Living with anemia creates problems on top of problems. To stay energized and strong you need to exercise, but anemia makes you feel too weak and tired to do an activity. Even if you do find the juice to exercise, the ramifications of the workout can drain you to the point of wondering why you ever tried in the first place.
For many people with anemia, fitness does not feel like an option. It shouldn’t be this way. Everyone should be able to enjoy the benefits of a fit and healthy lifestyle.
"...there is a variety of options to choose from when it comes to finding the right type of yoga and yoga instructor for you."
The good news is that there are solutions. In addition to low-impact exercise that helps with strength and endurance, there is some research indicating that certain forms of yoga can also relieve anemia symptoms. Although this research is preliminary, there is no doubt that this form of breathing and stretching provides many health benefits for everybody, but especially for those who are anemic.
Developing the right yoga routine depends on your current fitness, the severity of your anemia and your level of experience with yoga. Anemics have additional considerations, like finding the right yoga instructor.
North America has experienced a yoga boom in the last 20 years, which means that there is a variety of options to choose from when it comes to finding the right type of yoga and yoga instructor for you. That’s why it’s essential to do your research.
Although it has a reputation for being low-impact and mellow, there are forms of yoga that have high-impact results on the body. Consult your doctor to help devise a list of questions to ask yoga instructors so you can find an appropriate teacher.
If you’re anemic, it’s best to avoid instructors who specialize in hot or warm yoga. While these vigorous and exhausting practices are beneficial to the general population, they’re too intense for those weakened by anemia.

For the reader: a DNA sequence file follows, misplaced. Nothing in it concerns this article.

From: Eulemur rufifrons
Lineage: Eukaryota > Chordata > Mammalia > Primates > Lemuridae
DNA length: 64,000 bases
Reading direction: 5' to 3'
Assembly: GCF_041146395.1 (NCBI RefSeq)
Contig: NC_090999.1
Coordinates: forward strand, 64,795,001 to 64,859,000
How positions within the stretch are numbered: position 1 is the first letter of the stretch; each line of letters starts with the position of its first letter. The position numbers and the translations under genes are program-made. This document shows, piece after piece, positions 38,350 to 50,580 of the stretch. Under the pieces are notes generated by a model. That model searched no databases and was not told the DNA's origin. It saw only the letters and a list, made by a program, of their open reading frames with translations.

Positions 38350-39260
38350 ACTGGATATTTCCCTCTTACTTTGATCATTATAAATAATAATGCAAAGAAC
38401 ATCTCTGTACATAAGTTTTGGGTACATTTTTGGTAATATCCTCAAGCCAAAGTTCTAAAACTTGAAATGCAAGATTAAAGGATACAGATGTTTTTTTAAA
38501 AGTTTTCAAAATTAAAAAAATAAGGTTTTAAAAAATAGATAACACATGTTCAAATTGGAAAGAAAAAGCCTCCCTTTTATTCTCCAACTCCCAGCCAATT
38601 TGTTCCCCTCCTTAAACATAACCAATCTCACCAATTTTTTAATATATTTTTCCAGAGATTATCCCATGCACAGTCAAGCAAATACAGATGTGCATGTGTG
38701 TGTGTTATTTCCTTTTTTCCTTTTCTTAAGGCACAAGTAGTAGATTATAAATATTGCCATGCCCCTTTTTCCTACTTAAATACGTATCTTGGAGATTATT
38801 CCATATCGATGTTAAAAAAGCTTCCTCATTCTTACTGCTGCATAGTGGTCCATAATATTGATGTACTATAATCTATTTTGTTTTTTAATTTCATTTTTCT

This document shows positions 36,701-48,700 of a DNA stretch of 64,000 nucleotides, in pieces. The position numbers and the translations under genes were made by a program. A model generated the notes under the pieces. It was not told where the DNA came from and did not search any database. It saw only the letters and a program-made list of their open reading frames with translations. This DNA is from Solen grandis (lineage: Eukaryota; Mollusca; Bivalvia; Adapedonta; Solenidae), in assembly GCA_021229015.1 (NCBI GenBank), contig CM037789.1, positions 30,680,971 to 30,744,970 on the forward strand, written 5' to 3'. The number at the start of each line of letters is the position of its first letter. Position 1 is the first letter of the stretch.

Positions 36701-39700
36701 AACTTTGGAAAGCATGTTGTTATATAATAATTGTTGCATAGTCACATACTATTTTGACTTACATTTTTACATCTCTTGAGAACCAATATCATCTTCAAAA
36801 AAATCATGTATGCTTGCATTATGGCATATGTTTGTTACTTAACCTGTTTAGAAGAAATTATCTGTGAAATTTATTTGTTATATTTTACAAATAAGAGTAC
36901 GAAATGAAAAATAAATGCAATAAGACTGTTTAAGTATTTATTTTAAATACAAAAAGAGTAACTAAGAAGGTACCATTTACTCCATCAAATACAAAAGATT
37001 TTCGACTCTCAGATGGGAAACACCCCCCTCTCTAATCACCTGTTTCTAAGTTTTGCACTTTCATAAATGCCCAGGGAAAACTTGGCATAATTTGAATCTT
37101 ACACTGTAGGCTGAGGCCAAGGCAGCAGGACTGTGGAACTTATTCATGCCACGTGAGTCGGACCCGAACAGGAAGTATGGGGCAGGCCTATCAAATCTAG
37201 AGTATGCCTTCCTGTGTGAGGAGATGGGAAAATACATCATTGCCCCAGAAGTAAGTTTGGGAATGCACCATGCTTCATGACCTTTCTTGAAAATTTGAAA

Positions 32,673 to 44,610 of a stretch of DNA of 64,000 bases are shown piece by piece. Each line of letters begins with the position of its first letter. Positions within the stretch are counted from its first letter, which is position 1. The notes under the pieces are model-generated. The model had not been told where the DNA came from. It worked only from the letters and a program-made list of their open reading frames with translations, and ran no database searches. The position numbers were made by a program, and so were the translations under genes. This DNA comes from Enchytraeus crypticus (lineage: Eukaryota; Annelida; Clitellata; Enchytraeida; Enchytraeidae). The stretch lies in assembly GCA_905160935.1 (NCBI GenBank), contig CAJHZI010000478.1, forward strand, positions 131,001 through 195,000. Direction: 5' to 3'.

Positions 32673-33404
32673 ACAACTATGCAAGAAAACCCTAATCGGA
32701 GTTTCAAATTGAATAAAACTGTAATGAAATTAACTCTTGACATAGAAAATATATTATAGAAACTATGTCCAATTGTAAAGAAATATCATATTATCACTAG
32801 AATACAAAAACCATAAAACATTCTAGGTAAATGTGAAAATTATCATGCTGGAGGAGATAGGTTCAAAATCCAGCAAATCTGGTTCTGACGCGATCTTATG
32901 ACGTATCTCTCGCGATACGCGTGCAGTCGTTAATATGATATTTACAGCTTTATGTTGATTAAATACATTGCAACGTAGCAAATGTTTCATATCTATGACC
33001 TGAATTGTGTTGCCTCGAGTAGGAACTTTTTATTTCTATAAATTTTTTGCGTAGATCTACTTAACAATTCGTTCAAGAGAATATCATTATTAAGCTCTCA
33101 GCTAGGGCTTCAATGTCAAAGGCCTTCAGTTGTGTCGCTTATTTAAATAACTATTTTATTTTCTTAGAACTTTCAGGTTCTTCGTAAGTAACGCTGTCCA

Ashtanga and Hatha yoga can also involve intense workouts, but they also focus on the breath. With an attentive instructor who’s aware of your condition, a modified version of these practices may be helpful.
No matter the yoga practice you wind up choosing, it’s vital that your exercise focuses on the breath.
“Pranayamas,” or breathing exercises, help to oxygenate the blood and improve circulation. Though anemia is often caused by a nutrient deficiency or concurrent health problems, “asanas” that encourage oxygen uptake and oxygen flow in the body will improve the constitution of your red blood cells (RBCs). This, in turn, will help fortify your system and improve metabolic processes, including nutrient absorption.
Good breathing poses include Yogendra Pranayama, which focuses on abdominal breathing, Anulom Vilom for the overall oxygenation of the body, and Shavasana (corpse pose), which revitalizes the body through meditation.
No matter what yoga you choose, take it slowly and build up your practice. A good yoga instructor creates relationships with practitioners, so be open and honest about your condition with all of your guides. If you feel dizzy or weak, stop, breath and regroup.
The lovely thing about yoga is that it’s a process — one that can grow with you as you treat and deal with your anemia condition.
Combined with the right diet and the proper supplement, yoga keeps you active and heals your body, all at the same time.
Stop feeling frustrated. Breath, bend and be more active. Let yoga be a tool to help you combat your anemia symptoms. It’s never too late to start.